The very first input to address is attitude. It is our firm belief that salespeople can indeed learn transformative skills that allows seeing possibilities, staying committed and having them wanting to do what the business needs them to do.
The technique we use to help sales teams to identify differences in attitude involves drawing a horizontal line across the middle of a piece of paper or on a whiteboard. As a next step, we ask them to describe the feeling of when their attitude is ‘up’, and then write those descriptions above the horizontal line. While definitions are subjective, being ‘up” generally is described as being committed, relaxed, objective, creative, enjoyable.
On the other hand, as we also ask to describe what attitude feels like when it is ‘down’, the descriptions we write below the horizontal line generally cover words like being frustrated, difficult, stuck, ineffective.
Our advice would be for sales managers to start using the phrases ‘above the line’ and ‘below the line’ with their teams to identify their attitude as they work. It is fascinating and rewarding to watch what happens as people simply become aware of their attitude while working.
How to shift attitude?
Once people become aware that their attitude is “below-the-line”, they will want to shift it. This takes a surprising amount of mental discipline.
First, it is necessary to move quickly into the ‘present moment’. To do this, Whitten & Roy Partnership teaches a technique called Split Attention, in which people continue to work while also focusing a part of their attention on something physical. For example, people continue a conversation in which they are engaged while at the same time becoming aware of their breathing of touching their fingers.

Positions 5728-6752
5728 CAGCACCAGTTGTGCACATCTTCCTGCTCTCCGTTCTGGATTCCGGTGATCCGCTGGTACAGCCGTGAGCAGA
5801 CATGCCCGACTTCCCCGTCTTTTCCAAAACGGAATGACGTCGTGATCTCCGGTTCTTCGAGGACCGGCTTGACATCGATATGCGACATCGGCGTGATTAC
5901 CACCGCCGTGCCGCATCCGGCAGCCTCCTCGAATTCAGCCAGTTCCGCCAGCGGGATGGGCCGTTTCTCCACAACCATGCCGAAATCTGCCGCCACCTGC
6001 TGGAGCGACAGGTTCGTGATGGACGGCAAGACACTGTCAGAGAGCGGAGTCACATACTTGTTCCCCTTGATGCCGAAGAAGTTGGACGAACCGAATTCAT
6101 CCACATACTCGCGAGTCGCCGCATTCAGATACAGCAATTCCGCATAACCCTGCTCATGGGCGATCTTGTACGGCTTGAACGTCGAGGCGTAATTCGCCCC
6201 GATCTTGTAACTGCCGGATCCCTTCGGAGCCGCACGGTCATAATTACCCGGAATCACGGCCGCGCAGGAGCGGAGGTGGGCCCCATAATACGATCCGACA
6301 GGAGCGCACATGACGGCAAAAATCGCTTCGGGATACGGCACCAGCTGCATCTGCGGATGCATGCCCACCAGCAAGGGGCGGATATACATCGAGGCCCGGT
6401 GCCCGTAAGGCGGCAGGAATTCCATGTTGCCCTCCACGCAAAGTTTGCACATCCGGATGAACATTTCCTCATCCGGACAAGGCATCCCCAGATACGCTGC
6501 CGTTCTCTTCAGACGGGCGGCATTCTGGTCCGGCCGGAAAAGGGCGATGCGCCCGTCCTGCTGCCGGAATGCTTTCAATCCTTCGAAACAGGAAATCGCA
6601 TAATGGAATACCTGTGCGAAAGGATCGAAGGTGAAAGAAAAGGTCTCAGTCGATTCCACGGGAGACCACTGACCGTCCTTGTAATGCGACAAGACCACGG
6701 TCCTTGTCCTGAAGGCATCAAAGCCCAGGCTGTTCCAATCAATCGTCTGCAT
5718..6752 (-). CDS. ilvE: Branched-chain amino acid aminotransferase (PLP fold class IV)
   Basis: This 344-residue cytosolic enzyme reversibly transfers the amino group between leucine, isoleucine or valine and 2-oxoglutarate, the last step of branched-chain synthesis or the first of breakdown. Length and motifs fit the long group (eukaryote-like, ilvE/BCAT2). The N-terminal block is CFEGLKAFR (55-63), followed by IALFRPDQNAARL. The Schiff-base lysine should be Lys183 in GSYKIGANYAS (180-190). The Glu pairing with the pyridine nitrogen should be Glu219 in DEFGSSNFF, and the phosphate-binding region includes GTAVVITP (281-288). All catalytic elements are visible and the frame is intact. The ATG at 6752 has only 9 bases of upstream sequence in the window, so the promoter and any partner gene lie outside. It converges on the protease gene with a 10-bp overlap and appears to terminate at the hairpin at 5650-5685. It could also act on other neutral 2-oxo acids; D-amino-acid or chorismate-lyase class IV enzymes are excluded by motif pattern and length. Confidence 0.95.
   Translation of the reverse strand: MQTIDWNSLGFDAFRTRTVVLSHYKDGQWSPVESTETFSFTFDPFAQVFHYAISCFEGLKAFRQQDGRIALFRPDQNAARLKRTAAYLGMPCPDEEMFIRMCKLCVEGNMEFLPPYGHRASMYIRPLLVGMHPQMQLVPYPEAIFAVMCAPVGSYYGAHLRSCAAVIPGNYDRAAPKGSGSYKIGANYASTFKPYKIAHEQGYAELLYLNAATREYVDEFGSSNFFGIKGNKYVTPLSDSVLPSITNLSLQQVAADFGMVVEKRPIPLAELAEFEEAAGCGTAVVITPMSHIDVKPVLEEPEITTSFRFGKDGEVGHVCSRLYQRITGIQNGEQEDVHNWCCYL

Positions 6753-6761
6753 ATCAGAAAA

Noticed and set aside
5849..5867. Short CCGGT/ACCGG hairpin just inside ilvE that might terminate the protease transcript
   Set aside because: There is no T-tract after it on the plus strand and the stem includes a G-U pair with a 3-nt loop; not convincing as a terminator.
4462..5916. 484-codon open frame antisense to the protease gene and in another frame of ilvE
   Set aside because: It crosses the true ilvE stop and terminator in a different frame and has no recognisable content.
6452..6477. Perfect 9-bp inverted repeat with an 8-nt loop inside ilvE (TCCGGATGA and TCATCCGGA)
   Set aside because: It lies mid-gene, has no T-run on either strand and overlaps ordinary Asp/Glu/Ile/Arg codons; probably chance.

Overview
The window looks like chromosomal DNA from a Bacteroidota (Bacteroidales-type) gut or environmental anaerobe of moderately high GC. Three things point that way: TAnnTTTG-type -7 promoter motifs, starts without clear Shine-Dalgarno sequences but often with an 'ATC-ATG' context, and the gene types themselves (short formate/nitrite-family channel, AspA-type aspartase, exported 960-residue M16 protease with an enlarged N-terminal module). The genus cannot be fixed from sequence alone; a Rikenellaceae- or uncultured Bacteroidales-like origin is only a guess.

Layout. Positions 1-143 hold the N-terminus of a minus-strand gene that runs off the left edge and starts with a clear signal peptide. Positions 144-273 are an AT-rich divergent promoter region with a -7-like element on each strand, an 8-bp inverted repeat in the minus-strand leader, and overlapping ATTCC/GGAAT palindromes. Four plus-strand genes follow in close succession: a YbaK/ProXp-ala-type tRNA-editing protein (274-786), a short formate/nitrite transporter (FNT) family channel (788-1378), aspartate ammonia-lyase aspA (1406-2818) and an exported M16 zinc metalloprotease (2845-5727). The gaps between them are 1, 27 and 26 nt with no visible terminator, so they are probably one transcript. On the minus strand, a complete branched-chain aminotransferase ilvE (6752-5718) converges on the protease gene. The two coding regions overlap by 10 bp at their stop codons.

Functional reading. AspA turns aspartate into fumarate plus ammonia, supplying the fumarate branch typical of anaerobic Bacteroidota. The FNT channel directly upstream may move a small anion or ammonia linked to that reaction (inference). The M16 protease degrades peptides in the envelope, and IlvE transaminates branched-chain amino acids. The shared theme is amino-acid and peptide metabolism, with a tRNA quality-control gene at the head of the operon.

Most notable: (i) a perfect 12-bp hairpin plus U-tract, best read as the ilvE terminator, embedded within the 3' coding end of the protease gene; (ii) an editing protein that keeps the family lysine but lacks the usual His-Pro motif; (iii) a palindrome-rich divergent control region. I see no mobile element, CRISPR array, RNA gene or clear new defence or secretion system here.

The result of Split Attention is a calmer and clearer state-of-mind. In this state, it is possible for people to determine their best next steps in response to the challenges and pressure of the moment.
People can know what they want and what they need to do to achieve it. With this “above-the-line” attitude, people become clearer of their goals and more proactive about their actions.
Of course, all these steps sound easy on paper, but in reality require effort to master.
It is reassuring to remember that we did that naturally in the first five years of life, and, with practice, we can reclaim this ability.
Dr Roy Whitten is an expert in attitude and its role in human performance. In over 40 years as a trainer, consultant and coach, he has personally coached and trained over 100,000 people. Scott Roy, an expert in the art of selling and sales management, built and ran large sales teams as well as founding a nationwide insurance company. In 2009 they both founded Whitten & Roy Partnership, which takes a radically different approach to sales training. Today operating in 19 countries around the world, Whitten & Roy Partnership is an international sales consultancy that helps leading global businesses and organisations in the developing world transform their sales results. For more information visit their website.